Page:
Intraoperative Neurophysiological Monitoring for Brainstem Tumor Surgeries
August 27, 2020
Intraoperative Neurophysiological Monitoring for Brainstem Tumor Surgeries
Katharine Pautler1,2, Elizabeth Ekvall1,2, Meredith Tucker2,
Angela Goodlin1,2, Afia Islam2, Faisal R. Jahangiri1,2
1Axis Neuromonitoring LLC, Richardson, Texas, USA.
2School of Brain and Behavior Sciences, The University of Texas at Dallas, Richardson, Texas;
Intraoperative Neurophysiological Monitoring (IONM) is routinely utilized to detect and prevent injuries to the nervous system during surgeries. IONM can be used to map and monitor cranial nerves that may be displaced due to large tumors or at risk of being damaged during tumor resection. Surgical procedures involving the removal of brainstem tumors may risks damage to the Facial nerve (cranial nerve VII) and Vestibulocochlear Nerve (Auditory nerve / cranial nerve VIII). Any injury to the Facial nerve can lead to facial muscle paralysis, loss of taste sensation, and tear production. Lack of tear production can result in damage to the cornea that may lead to loss of vision. Injury to the auditory nerve due to stretch, thermal, or ischemia (loss of blood supply) has a high risk of postoperative hearing deficits or hearing loss. Intraoperative neuromonitoring can be used to mitigate deficits when resecting various brainstem tumors. During brainstem tumor resections, a multimodality neuromonitoring approach including Somatosensory Evoked Potentials (SSEPs), Motor Evoked Potentials (MEPs), Brainstem Auditory Evoked Potentials (BAEP), Cranial Nerve Electromyography (CN-EMG) should be used. IONM is crucial for minimizing and preventing damage to the cranial nerves, damage to corticospinal tracts, and ischemia. The likelihood of injury, the severity of the damage, and permanency of loss can be minimized with IONM by alerting the surgeon about the changes in the recorded data that have occurred before the damage is irreversible. Large tumors, especially those larger than 2.5 cm, may shift anatomy in the brainstem and will require monitoring of the lower cranial nerves from IX to XII, but a multimodality IONM can be used for mapping and minimizing any postoperative neurological deficit.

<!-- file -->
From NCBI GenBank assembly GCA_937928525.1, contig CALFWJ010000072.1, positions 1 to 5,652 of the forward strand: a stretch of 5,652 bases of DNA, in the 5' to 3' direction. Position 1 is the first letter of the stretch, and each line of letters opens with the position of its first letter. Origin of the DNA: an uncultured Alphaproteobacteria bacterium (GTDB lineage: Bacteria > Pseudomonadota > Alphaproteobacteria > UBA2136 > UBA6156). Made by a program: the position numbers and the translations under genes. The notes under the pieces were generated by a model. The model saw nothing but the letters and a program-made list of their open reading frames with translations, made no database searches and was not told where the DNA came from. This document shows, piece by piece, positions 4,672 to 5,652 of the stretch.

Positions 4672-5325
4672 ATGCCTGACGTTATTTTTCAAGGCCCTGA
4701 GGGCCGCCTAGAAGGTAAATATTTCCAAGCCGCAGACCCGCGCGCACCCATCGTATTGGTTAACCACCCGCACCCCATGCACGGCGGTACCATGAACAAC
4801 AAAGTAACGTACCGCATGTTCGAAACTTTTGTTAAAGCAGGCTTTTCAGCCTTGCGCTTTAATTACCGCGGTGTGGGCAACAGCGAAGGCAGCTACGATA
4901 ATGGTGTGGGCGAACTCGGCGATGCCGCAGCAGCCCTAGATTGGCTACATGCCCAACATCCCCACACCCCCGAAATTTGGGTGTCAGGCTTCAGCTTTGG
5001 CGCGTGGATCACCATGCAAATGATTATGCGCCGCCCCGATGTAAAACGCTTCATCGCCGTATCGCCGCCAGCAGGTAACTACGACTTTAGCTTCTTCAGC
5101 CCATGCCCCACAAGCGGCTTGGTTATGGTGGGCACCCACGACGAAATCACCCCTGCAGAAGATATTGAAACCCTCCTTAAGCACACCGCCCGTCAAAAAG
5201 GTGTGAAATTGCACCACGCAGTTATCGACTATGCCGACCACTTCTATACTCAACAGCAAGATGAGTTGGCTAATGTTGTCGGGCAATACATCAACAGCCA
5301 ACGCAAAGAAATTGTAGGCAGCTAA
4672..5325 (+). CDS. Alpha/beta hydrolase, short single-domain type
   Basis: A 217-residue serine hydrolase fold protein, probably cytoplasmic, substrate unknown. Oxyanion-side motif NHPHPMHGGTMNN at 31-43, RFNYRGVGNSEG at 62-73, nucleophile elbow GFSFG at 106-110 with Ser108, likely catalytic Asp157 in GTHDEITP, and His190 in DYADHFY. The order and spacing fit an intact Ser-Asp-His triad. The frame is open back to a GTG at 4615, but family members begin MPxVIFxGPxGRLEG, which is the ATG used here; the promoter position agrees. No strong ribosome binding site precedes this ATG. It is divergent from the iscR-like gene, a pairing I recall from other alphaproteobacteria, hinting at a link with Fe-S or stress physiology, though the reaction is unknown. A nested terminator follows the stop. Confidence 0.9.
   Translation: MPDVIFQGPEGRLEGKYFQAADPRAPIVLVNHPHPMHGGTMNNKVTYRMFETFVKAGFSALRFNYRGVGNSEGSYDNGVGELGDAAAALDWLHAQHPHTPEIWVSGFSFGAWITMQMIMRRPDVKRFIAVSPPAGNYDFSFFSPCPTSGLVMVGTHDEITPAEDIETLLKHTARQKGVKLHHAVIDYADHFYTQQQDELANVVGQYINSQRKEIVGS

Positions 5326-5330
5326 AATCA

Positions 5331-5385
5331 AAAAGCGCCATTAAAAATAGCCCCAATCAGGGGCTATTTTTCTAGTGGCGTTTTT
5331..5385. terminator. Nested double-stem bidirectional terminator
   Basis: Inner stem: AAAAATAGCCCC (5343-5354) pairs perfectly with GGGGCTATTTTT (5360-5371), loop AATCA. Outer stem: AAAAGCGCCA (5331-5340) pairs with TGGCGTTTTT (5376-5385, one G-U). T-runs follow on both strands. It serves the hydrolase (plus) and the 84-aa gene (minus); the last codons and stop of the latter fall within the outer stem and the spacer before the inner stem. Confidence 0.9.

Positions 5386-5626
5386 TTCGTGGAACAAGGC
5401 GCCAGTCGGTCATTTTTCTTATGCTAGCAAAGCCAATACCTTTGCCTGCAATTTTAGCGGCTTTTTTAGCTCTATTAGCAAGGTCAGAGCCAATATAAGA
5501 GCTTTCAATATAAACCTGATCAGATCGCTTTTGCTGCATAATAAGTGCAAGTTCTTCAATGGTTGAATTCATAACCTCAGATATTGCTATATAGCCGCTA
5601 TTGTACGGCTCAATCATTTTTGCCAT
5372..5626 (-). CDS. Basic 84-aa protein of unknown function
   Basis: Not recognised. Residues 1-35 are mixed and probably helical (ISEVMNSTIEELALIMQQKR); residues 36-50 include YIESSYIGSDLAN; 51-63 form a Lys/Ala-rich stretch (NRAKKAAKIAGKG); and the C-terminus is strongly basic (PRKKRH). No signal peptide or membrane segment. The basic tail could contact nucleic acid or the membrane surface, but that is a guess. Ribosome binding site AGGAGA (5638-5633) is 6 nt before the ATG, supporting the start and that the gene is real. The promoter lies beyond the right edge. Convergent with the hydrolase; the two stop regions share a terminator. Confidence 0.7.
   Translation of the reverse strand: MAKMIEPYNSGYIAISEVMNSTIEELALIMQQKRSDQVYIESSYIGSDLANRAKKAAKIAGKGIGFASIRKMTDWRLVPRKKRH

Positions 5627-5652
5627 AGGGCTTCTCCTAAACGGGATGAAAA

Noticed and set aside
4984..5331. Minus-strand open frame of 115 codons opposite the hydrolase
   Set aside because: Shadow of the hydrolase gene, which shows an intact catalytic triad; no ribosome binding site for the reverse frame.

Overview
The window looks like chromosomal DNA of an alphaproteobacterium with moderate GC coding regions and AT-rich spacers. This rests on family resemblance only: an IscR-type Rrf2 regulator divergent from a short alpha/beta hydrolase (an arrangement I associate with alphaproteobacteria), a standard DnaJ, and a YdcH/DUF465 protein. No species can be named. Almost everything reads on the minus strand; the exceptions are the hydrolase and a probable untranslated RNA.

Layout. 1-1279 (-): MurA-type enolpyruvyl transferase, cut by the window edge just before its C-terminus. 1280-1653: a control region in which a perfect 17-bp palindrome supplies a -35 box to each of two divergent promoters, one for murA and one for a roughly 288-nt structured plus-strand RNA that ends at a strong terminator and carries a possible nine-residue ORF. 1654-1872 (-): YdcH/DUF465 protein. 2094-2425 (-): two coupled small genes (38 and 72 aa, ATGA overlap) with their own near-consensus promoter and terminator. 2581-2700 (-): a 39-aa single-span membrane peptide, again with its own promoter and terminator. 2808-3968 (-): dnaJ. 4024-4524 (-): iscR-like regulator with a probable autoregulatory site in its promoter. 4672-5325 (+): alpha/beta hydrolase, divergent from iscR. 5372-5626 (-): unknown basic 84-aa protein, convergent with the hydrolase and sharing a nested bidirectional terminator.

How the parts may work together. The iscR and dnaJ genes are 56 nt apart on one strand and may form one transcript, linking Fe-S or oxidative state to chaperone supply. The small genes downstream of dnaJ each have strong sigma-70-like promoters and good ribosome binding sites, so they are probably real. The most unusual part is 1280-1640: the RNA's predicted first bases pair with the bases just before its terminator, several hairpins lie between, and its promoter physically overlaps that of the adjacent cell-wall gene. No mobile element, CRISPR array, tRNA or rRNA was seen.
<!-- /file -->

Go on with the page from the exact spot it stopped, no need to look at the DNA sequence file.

Figure 1. Facial Nerve Electromyography (EMG). EMG recordings are showing Triggered EMG (t-EMG) views on a response from Facial nerve (orbicularis oculi and orbicularis oris muscles) after stimulating (black arrow). This response localized and confirmed the involvement of the facial nerve (CN VII) within the tumor. Lower right: Tumor in the fourth ventricle (white dotted arrow).in the fourth ventricle (white dotted arrow). (Jahangiri et al., 2012).
Figure 2. Corticobulbar Motor Evoked Potentials (Co-MEP). Co-MEP recordings from orbicularis oris and mentalis muscles with double train stimulation (first pulse single, second train three pulses). The first single pulse responses are recorded due to direct surface activation of the facial muscles (blue box). The second train pulses activate the facial muscles through the corticobulbar pathways (orange box). The stimulation should be decreased or adjusted until the response from the single pulse disappears.
Figure 3. Brainstem Auditory Evoked Potentials (BAEP). BAEP response in average view (left) with baselines (green) and last average responses (purple). BAEP stack view (right). The responses are recorded from the distal auditory nerve, proximal auditory nerve, and the brainstem (Waves I, II, III, IV, and V).
A brainstem tumor is an abnormal growth of tissue within the brainstem, from the rostral midbrain to the caudal medulla. There are four main types of brainstem tumors. The majority of the present research focuses on; gliomas in children and schwannomas in adults. Other major types of brainstem tumors are brainstem neuromas and meningiomas. Brainstem gliomas are the most common type of brainstem tumors, making up 78% of all malignant brain tumors (AANS, 2020), with a significant portion of gliomas tumors being diagnosed in childhood (Hu et al., 2016). There are two subtypes of brainstem gliomas; tectal gliomas and pontine gliomas. Tectal gliomas are the more common and less severe of the two (Hu et al. 2016). The second most common type of brainstem tumor is Schwannoma and is a tumor of the Schwann cells. There are four subtypes of brainstem schwannomas, each ranging in severity (Pinna et al. 2012). However, the most common type of Schwannoma is an acoustic neuroma (AANS, 2020).
Table 1. The most common type of brainstem tumor in adults.
Schwannomas almost always involve the cranial nerves and stem from the vestibular branch of the eighth cranial nerve, the vestibulocochlear nerve (Xinrui et al., 2017). The third m2ajor type of brainstem tumors is a brainstem neuroma, which is a tumor of neurons. These tumors typically form at the junction between CNS and PNS within the supratentorial region (Molnar 2019). Meningioma is a tumor of the meninges and generally has a reasonably good prognosis. However, they are challenging to operate on given the nature of the growth of the tumors (Bilgin et. a., 2019). They are the most common type of brainstem tumor in adults (AANS, 2020). (Table
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